German clubs make Spanish pay
Published: 30.04.13 / Written by: David Gold
After a thumping 8-1 win, Germany has decisively grabbed number one position in Europe’s top leagues.
The Bundesliga champions Bayern Munich started things off, crushing Barcelona 4-0, before Borussia Dortmund did for Real Madrid 4-1.
It was incredible the way the two German sides dismantled their Spanish rivals with such ease in truth. These were meant to be close games. They were meant to be between the best four sides in Europe. Instead they pitted the best two sides in Europe against the next best two teams. The distinction there is important.
What was most striking about the way Bayern and Dortmund won their games was the sheer speed that they did it. Bayern in particular tore into Barcelona with such pace that the Catalans simply could not keep up. Physicality had something to do with it, height another, but the key thing was the speed of their movement. Bayern instantly moved the ball forward to the most advanced player in space whenever they had the ball and Barcelona were unable to cope.
Dortmund similarly tore into Real Madrid with such venom that Jose Mourinho’s side were utterly overwhelmed, forced into a succession of long balls early on in the game. Dortmund’s pressing was intense and their passing quick and accurate. It was beguiling to watch them. They did not quite play with the same accuracy as Barcelona at their prime, with many of their fast short passes going astray, but in some respects it was an even better display of total football than Barcelona have accomplished. Total football is fundamentally about moving the ball quickly when in possession to create space and then when out of possession to squeeze space. Fundamental to that is rotating positions between every player, so that the right back at one moment may be the striker the next, and the midfielder at any moment could suddenly become a defender.
Dortmund’s play was typical of total football. Their rapid passing may be less accurate than Barcelona’s, but it was so rapid that Real Madrid could not keep up with it and it forced them into error after error. It created space that they exploited ruthlessly. It was epitomised best by Robert Lewandowski’s third goal. A truly sumptuous strike, Lewandowski controlled the ball with his left foot, instantly realised the space was behind him, pulled the ball back with a sublime touch and then rifled it into the net as soon as he’d found himself a yard of space. It was sublime, truly breathtaking and a phenomenal strike. It was a goal worthy of total football.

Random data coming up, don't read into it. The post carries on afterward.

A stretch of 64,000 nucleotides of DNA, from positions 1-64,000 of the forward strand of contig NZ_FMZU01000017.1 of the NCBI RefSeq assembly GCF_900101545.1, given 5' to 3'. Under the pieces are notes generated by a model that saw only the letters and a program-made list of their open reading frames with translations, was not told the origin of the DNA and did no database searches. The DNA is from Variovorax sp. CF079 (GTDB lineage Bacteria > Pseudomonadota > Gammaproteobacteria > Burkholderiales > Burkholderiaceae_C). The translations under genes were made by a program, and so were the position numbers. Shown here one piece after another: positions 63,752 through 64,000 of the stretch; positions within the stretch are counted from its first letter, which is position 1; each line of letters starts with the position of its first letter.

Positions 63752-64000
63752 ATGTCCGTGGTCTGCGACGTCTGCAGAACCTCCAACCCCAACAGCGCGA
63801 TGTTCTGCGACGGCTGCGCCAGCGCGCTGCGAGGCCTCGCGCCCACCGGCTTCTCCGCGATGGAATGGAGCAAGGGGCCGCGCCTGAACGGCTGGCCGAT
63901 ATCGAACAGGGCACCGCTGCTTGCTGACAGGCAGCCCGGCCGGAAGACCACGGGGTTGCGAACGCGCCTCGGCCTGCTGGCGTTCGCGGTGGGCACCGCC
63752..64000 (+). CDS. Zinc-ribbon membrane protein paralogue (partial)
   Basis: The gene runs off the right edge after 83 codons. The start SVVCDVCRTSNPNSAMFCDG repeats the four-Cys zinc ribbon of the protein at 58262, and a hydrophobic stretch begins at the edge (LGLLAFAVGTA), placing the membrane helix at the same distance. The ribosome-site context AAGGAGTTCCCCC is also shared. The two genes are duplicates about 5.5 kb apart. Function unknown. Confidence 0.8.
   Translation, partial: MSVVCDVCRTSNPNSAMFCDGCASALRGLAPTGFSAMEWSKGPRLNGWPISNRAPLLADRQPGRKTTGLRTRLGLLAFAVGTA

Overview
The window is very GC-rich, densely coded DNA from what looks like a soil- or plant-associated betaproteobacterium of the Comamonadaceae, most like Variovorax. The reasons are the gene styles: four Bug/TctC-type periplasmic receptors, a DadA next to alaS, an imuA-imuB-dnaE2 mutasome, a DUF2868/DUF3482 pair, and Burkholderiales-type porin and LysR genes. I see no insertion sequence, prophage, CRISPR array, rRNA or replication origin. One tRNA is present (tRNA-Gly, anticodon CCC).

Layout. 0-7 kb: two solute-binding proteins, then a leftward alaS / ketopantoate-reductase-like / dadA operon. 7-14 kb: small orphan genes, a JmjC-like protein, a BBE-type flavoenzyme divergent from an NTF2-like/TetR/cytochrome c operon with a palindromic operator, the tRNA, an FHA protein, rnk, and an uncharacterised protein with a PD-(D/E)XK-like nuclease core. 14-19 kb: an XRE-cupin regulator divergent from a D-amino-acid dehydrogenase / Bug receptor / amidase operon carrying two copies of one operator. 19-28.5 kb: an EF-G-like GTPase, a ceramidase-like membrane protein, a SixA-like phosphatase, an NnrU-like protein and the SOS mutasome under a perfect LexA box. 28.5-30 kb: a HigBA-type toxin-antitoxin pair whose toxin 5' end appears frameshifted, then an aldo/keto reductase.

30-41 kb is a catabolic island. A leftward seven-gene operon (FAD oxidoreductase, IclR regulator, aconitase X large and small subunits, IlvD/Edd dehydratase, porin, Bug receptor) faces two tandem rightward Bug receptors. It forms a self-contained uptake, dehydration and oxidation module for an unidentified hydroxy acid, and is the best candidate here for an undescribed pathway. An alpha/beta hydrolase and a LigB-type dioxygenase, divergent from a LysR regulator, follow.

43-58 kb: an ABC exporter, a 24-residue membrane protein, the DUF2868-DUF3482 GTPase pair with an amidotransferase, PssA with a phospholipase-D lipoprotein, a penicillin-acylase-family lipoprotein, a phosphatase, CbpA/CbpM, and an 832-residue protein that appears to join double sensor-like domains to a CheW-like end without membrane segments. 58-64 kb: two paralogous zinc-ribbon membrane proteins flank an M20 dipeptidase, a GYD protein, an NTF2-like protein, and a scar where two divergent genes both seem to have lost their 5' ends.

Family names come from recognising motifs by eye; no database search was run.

Bayern too showed elements of total football. Again, their passing was less accurate than Barcelona’s, but the key elements of total football were executed best by the Bavarian side. When without the ball they squeezed the pitch and made it small, and as soon as they got it they used fast passing and width to stretch the pitch out wide. Of course, Jupp Heynckes played in the Borussia Moenchengladbach team of the 1970s which based so much of its success on the principle of total football so this should be no surprise.
And it is fitting of course that Pep Guardiola should become Bayern’s next coach. A disciple of total football as he was under Johan Cruyff 20 years ago, the former Barcelona coach knows how to implement it better than anyone aside from the great man Cruyff himself.
That is a frightening prospect. The speed of these two German giants more than anything overwhelmed their Spanish rivals. It was frightening and beguiling, and incredibly exciting at the same time. Frankly, Dortmund were more thrilling than even Bayern were. They would be fitting champions.